While a 20 year old man can go down to his local gun shop and legally purchase an AK-47, AR-15, or Winchester Model 70 chambered in .458 Winchester Magnum, the Christmas Story House gift shop appears to want you to be 21 years old in order to purchase a Red Ryder BB gun from them.
“State statutes and/or local ordinances prohibit the sale and possession of bb guns/air guns in some areas. We are unable to ship bb guns/air guns into New Jersey; Chicago, IL; Morton Grove, IL; Philadelphia, PA; Washington, DC; Buffalo, NY; New York City and its boroughs: Bronx, Brooklyn, Long Island City, Manhattan, Queens, and Staten Island. The NYC zip codes affected are: 100xx-104xx, 110xx, 112xx-114xx, 116xx. Orders with shipping addresses with in these areas will not be processed. An adult signature is required at delivery.”
My first thought: what do they mean by “run out of oxygen”? Does the band play until they pass out? If so, how will anyone know, given that the box is soundproofed and opaque? Do they just play until a certain CO2 level is reached? Do they have sensors and an alarm in the box?
My second thought: how long will the band actually play? Or, to phrase the question in another way, how long does it take to use up all the oxygen in the box? Apparently, this isn’t the first time a death metal band has played in the box (though it is the first time this has been done in London). Surely there must be some stats on this, like average length of time spent in the box.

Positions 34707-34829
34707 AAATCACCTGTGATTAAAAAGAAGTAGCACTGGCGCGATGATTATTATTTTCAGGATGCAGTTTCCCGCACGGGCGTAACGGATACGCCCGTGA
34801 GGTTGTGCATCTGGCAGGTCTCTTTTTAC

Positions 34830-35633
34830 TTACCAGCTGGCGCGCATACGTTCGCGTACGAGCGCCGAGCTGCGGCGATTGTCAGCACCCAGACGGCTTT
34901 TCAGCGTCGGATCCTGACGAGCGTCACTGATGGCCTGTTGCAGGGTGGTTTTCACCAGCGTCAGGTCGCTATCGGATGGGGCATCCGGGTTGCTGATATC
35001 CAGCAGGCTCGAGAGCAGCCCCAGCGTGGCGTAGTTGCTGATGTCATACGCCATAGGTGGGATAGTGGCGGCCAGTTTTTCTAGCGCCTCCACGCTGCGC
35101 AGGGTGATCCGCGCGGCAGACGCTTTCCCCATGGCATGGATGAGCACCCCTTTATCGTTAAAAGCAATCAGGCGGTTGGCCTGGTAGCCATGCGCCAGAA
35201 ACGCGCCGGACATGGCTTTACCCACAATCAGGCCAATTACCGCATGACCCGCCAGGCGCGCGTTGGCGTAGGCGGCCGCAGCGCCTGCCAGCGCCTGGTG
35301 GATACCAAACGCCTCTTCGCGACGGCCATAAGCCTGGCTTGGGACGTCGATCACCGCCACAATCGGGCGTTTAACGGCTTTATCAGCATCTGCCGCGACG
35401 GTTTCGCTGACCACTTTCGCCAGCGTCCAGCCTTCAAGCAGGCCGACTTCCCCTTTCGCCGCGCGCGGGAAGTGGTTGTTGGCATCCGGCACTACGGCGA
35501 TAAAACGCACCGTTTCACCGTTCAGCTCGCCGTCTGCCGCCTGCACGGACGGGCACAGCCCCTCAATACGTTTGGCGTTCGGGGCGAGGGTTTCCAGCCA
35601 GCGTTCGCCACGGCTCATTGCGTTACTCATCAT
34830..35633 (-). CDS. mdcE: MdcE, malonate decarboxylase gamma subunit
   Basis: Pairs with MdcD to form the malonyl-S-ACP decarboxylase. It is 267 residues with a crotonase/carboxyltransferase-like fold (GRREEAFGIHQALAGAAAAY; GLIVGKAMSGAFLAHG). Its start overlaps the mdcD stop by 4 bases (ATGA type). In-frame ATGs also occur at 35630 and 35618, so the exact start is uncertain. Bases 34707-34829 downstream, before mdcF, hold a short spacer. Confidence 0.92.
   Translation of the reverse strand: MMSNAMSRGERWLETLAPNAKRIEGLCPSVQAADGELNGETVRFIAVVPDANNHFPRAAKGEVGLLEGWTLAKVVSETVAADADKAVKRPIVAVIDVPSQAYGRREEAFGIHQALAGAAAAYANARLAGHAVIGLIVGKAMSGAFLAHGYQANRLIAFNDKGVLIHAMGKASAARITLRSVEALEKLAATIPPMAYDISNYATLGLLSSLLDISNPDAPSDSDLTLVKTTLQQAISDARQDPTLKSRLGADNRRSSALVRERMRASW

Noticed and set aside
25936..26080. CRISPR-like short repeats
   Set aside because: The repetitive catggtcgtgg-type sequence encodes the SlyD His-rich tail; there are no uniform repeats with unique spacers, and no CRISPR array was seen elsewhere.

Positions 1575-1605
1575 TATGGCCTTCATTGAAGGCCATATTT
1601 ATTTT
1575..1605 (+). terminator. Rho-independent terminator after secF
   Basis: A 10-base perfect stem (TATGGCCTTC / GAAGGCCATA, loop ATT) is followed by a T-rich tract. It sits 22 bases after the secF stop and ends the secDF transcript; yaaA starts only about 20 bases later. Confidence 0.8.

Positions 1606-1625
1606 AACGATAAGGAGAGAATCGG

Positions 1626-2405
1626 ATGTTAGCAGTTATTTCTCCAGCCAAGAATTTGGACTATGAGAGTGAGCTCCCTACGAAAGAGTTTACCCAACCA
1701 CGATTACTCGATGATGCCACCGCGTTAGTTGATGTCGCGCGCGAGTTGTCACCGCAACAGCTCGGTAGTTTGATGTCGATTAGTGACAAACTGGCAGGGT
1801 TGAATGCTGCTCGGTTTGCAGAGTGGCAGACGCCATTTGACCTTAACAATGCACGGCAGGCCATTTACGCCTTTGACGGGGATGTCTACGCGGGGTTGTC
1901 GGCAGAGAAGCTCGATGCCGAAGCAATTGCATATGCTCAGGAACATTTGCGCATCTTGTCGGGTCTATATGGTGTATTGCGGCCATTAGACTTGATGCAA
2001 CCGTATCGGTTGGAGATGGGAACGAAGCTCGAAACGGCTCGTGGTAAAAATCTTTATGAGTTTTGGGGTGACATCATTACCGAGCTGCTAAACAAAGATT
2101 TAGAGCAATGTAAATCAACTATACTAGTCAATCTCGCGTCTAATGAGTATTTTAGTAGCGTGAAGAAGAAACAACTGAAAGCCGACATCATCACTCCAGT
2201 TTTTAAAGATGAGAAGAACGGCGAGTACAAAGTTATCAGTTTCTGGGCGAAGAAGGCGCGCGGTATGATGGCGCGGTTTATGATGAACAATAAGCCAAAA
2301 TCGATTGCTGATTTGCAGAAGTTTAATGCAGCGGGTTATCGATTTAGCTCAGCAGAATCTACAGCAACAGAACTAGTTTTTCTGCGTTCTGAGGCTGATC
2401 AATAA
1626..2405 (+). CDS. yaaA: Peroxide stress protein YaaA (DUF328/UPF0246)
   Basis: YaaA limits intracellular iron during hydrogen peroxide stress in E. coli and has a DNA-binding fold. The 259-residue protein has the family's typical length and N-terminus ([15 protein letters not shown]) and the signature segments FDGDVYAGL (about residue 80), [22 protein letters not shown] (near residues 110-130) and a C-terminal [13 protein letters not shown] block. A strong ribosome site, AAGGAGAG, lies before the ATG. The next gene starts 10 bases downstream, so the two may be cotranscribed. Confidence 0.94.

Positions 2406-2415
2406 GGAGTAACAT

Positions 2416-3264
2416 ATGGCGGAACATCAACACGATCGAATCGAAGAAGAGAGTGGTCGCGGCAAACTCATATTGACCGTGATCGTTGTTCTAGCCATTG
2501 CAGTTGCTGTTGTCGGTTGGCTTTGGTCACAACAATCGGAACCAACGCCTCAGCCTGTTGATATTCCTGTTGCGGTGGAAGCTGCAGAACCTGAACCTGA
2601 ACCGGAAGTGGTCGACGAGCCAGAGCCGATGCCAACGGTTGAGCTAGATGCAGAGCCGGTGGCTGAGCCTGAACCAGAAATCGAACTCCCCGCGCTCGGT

(Previously. Please note that my linking this is more for my own amusement, and should not be taken as an endorsement of the article; while I think it makes a good point or two, I also think it comes close to suffocating itself in the usual entitled whining that seems to characterize far too many (but not all) New Yorkers.)
If that was all Brown had done, this would still be a pretty interesting obit. But there’s another story: Brown and his wife had a good pot of money, and knew an aspiring writer who was living in New York and having trouble balancing her writing and her job.
So for Christmas of 1956, they gave their friend a present:
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